Michael Deans, Assistant Professor and Director of Research, Otolaryngology, University of Utah will be delivering a seminar on Fat3 – An Unusual Cadherin Regulating Retinal Lamination and Stratification on Thursday, July 2nd 24th at Noon in the the Moran Eye Center auditorium.
Abstract: Neurons receive signals through dendrites that vary widely in number and organization, ranging from one primary dendrite to multiple complex dendritic trees. For example, retinal amacrine cells project primary dendrites into discrete strata of the inner plexiform layer and only rarely extend processes into other retinal layers. We have shown that the atypical cadherin Fat3 ensures that ACs develop this unipolar morphology. AC precursors are initially multipolar, but lose neurites as they migrate through the neuroblastic layer. In fat3 mutants, pruning is unreliable and ACs elaborate two dendritic trees: one within the IPL and a second projecting away from the IPL that stratifies to form an additional synaptic layer. More recently we have found that Fat3 is regulated by RNA processing and that one alternatively spliced isoform binds to the Kinesin subunit Kif5b. One exciting hypothesis that we are currently testing is that Kinesin trafficking regulates Fat3 subcellular distribution, thereby mediating Fat3-dependent dendrite formation.
Kristen Kwan, Assistant Professor of Human Genetics, University of Utah will be delivering a seminar on Cellular and Molecular Mechanisms of Optic Cup Morphogenesis on Wednesday, June 24th at Noon in the the Moran Eye Center auditorium.
Abstract: Developmental defects in eye structure can cause visual impairment in newborns. These defects often arise very early in eye development, when the basic structure of the eye is generated during optic cup morphogenesis, which transforms the nascent optic vesicle, via a series of complex cell and tissue rearrangements, into the optic cup. Using zebrafish as our model system and a combination of 4-dimensional live imaging, computational methods, and molecular genetics, we are directly visualizing optic cup morphogenesis and determining underlying mechanisms. This talk will be focused on our recent work aimed at understanding choroid fissure formation and its disruptions in a particular zebrafish model of ocular coloboma, as well as the role of extracellular matrix proteins and adhesion in driving optic cup formation.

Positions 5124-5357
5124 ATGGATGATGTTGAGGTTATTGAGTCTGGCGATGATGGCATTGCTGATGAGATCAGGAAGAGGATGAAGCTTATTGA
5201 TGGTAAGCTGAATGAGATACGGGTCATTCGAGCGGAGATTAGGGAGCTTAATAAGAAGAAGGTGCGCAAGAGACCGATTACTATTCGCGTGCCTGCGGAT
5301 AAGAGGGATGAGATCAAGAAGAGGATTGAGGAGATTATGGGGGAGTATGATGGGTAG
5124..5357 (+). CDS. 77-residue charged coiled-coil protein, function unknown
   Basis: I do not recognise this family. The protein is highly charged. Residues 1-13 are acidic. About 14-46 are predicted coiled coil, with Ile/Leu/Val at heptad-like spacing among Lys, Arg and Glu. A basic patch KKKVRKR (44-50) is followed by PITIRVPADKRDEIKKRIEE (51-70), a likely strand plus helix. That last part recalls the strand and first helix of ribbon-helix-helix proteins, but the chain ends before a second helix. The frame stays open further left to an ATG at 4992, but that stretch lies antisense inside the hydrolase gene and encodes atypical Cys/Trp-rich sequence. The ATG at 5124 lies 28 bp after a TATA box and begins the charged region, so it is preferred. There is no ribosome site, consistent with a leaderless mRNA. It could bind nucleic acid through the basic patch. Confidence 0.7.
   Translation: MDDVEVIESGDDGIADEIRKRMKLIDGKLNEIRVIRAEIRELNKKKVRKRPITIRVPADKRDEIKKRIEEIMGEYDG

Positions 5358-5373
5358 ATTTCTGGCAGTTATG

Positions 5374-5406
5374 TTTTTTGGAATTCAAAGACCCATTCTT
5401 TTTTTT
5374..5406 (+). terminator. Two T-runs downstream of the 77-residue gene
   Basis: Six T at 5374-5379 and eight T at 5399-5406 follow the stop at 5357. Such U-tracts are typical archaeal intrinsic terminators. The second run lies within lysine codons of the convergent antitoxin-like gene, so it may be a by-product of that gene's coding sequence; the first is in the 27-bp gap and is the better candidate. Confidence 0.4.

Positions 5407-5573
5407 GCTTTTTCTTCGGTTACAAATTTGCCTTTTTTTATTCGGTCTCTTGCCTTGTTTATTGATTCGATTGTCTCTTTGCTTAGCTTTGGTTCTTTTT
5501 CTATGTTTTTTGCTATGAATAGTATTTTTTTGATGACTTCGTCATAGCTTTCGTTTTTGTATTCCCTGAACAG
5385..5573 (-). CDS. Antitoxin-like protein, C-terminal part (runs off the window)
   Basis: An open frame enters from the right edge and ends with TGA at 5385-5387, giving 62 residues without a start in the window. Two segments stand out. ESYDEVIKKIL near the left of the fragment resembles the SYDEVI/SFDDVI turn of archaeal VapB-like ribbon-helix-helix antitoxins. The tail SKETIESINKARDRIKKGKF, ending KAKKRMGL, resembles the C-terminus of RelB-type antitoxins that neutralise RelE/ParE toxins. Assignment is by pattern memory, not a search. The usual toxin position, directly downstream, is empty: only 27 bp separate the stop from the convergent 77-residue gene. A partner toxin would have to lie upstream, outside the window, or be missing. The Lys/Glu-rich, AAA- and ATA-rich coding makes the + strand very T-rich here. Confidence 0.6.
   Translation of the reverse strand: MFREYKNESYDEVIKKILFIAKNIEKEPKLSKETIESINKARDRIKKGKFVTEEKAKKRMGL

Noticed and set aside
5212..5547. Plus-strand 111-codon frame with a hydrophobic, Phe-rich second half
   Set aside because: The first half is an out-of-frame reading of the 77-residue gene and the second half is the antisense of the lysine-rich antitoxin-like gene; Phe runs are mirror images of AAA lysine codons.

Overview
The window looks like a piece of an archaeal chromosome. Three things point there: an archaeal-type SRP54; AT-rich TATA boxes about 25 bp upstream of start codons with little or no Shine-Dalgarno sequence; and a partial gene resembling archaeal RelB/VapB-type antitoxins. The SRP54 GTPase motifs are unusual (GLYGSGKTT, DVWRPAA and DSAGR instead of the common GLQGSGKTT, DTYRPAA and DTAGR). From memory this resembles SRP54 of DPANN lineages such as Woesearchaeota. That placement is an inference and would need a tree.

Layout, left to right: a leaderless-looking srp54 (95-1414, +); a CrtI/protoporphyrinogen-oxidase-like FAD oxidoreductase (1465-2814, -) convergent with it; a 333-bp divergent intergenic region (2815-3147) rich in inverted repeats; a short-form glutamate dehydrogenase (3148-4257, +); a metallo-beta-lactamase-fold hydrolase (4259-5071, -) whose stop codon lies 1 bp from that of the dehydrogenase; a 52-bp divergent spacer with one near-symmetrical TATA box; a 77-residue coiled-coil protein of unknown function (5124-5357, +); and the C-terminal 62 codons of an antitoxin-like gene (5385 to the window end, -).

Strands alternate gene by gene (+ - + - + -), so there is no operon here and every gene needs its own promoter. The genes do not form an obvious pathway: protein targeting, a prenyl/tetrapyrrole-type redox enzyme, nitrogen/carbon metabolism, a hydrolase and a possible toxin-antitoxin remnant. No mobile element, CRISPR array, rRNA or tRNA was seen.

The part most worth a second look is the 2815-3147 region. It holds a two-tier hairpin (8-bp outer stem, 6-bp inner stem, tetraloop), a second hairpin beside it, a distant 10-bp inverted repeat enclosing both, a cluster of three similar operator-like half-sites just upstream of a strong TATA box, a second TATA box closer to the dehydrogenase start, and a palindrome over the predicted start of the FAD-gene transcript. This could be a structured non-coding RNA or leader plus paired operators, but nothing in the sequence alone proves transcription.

There is an upcoming Vision Interest Group featuring Sarah Anderson from the Vetter Lab and Amanda Leung from the Levine Lab. Will be held on June 18th at noon in the west John A. Moran Eye Center Auditorium.
Xiuqian Mu, Assistant Professor of the Department of Ophthalmology from the State University of New York at Buffalo is scheduled to present a seminar at 4pm on Tuesday, September 2, 2014 in the EIHG Auditorium. The title of his seminar is: Dissecting the gene regulatory network in retinal development: One Cut at a time.
The Department of Neurobiology and Anatomy at the University of Utah is hosting. Faculty host is Monica Vetter.
The University of Utah Program in Neuroscience presents Dr. Marla Feller who will deliver a seminar in the Eccles Institute of Human Genetics auditorium, Tuesday October 15th, 2013 at 4:00pm. Dr. Feller will discuss the development of functional circuits in the retina.
This paper by Hongping Xu, Moran Furman, Yann S. Mineur, Hui Chen, Sarah L. King, David Zenisek, Z. Jimmy Zhou, Daniel A. Butts, Ning Tian, Marina R. Picciotto and Michael Crair describes a collaborative effort from several laboratories from Yale University, the University of Maryland and the University of Utah. Two former postdoctoral fellows from the laboratory of Ning Tian, Drs. Hongping Xu (the first author) and Hui Chen, were principal contributors. Continue reading “An Instructive Role for Patterned Spontaneous Retinal Activity in Mouse Visual Map Development”